Heart Team seems to be a-la-mode for not only decision-making in Cardiology and Cardiac Surgery, but now even for performance of the procedure. The concept, though originated in 1940s with the 'tumour boards', came to fruition in cardiac services only after the pivotal SYNTAX trial and was in fact given a firm footing with the development of the transcatheter technology for aortic valve replacement and hybrid cardiac interventions. With a strong evidence base in its favor, when applied with right intent, pragmatically the concept seems to be a 'Platonic' illusion in most parts of the developing world, outside the European and North American continents.
Though it enjoys a class I (C) level of recommendation, there are a large number of practical issues in implementing the Heart Team concept. The logistics of the availability of all the constituents of the Heart Team in form of the interventional cardiologist, cardiac surgeon, clinical cardiologist, family physician and the patient - all at an anointed time, and obvious funding requirements for implementing this concept - are important bottlenecks. The fact that Medicine is at best an imprecise science, and that it is also a rapidly evolving and moving target, so that the data is not always black and white and there are multiple shades of gray applicable to any given clinical scenario, does not helps matters. Ignorance of the patient, as also his/her lack of the ability to comprehend critical issues involved in decision-making, too hampers the concept of the Heart Team. In such situations, the patient is virtually incapable to make critical decisions, and both the patient and the relatives leave the decision-making to the treating doctor, even when an honest attempt is made to involve them. In the developing parts of the world, societal personality is still subservient to the 'Master-Subject' relationship, and even under circumstances where an opportunity is offered, they refuse to emerge from it. In fact, on the very contrary, they find comfort in this provider-receiver equation, which is the very antithesis to the concept of the Heart Team. In addition, most of the institutions in the developing world are run on hierarchical basis, so 'Evidence-Based Medicine' yields and loses out to the 'Eminence-Based Medicine'. Though it may not be acknowledged in public, the verdict of the senior most person, specially the one sitting at the helm of the administrative affairs, goes unchallenged and prevails. To bring up the rear, it is a no brainer that, with the ulterior fiscal interests of corporatization of Medicine, the poor 'medical' therapy would hardly have a chance to stand up to its powerful and almighty cousin - the 'Interventional' therapies.
Certainly, I am not decrying the concept of teamwork-based approach to any facet of Medicine, or, in fact, life in generic terms, but all I am trying to bring forward is that this concept, at least at this moment in time, is more in vogue on paper than in reality. However, I have no qualms ceding ground that it needs to change and the silo-based vertical streams that we run in most fields of Medicine, should now integrate laterally, and only when that happens, will the team-based ideology evolve and progress universally. In fact, it is a vicious circle, and even the vice-versa is true. Heart Team may facilitate dispensation of holistic and more organic medical care and thus needs to be encouraged. At the peril of repetition, I re-emphasise that its not the concept, but the logistics of its implementation which are at the core of this comment. It is therefore the need of the hour that the bull is taken by the horn, and the proverbial straw that breaks the camel's back could be a dictate from the regulatory bodies, or a premandated requirement of reimbursing agencies, for every disease process to have a combined decision-making before implementation. In the developing world, self-regulation may not produce the desired results and the salutary developments may have to be mandated by regulatory and reimbursing authorities, to deliver their purported goodness to the suffering humanity.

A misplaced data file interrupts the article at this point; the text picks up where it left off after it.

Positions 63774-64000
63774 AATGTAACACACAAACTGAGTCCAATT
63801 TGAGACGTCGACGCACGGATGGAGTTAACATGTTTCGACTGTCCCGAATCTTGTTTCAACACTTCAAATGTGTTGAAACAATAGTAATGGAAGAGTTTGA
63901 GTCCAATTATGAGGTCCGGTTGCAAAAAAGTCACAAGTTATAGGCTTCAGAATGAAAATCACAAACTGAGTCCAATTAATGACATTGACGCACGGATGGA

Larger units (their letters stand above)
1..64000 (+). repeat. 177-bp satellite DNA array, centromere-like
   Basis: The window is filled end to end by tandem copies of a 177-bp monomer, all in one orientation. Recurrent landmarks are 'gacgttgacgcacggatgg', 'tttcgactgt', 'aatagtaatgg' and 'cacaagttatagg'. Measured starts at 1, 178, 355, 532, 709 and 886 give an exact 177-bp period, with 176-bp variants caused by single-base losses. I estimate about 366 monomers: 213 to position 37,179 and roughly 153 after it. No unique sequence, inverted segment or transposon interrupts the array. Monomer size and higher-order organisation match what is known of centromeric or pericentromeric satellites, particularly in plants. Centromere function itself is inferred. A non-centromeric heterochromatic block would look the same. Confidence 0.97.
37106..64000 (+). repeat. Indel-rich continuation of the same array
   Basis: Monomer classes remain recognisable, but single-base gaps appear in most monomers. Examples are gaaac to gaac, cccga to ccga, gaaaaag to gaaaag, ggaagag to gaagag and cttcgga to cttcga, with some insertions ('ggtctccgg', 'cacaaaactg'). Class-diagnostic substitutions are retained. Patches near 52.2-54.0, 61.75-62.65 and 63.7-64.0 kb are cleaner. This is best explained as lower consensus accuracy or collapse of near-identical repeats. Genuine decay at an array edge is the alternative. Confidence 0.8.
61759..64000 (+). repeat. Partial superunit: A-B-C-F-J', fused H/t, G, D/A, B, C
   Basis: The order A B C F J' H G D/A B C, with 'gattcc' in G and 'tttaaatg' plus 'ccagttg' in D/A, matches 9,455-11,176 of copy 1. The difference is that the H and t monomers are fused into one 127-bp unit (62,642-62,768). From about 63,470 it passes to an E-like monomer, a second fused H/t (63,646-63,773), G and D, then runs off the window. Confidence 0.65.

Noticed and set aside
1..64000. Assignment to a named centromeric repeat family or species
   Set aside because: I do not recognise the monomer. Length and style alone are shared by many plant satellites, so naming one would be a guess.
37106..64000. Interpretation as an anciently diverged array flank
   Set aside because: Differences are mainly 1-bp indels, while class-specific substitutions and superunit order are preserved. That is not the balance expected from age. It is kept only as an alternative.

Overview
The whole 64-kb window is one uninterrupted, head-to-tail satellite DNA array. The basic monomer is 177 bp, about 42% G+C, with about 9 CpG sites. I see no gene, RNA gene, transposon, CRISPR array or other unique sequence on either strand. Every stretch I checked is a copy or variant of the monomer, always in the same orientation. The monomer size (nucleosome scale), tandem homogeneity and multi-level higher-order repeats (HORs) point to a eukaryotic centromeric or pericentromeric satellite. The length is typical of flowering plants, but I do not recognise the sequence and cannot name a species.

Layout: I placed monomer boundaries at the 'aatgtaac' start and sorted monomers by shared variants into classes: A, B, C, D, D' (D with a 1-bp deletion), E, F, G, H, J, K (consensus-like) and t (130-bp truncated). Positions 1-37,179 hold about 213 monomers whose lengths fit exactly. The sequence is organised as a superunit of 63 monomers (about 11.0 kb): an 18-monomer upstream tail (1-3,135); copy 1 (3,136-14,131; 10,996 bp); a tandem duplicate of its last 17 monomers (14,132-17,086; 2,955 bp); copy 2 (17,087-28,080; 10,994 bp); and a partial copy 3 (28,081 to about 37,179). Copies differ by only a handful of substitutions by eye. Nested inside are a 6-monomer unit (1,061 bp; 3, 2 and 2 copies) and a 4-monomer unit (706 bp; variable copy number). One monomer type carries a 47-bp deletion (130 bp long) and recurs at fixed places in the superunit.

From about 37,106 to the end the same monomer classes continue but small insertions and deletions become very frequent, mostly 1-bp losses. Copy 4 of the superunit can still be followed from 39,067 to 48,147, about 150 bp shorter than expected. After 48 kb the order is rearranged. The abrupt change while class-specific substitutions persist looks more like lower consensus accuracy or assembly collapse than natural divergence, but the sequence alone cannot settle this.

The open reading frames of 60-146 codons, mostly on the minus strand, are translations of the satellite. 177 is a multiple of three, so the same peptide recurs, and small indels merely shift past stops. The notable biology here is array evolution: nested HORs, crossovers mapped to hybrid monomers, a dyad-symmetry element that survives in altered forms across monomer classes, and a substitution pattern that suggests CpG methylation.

Another mundane question that needs to be addressed is: who should head the Heart Team? The captain should be one who can take a wider holistic view of the entire patient and not one with a narrow tubular vision. Therefore, intuitively that would be an internist. However, as Mircea Cinteza quips, "Does this guy live anymore? - I am afraid not". So, pragmatically speaking, the profile of the captain should be "... that guy of middle age, who puts together the intempestive solutions of the young and the too wise solutions of the old. And he or she elaborates and applies the winning midway solution". And if I can add my two pence, the head of the team should have the where-withal to tamper and moderate the personal egos and ulterior motives of the silo-based specialists. The fast-getting extinct species of Internal Medicine specialists have the best credentials and, hopefully, should fit the bill efficiently and effectively.
Epilogue - Can we have cross pollination of ideologies and thoughts of different ethnicities and continents through regular columns in each other's journals, a kind of "Editors' Heart Team"!
Food for thought!
1. Yadava OP. 'Heart team' concept: a reality or a 'Platonic illusion'.Indian Heart J. 2017;69(5):681-3. [MedLine]
2. Cinteza M. Heart team: who is the captain? Maedica (Buchar).2016;11(3):183-5. [MedLine]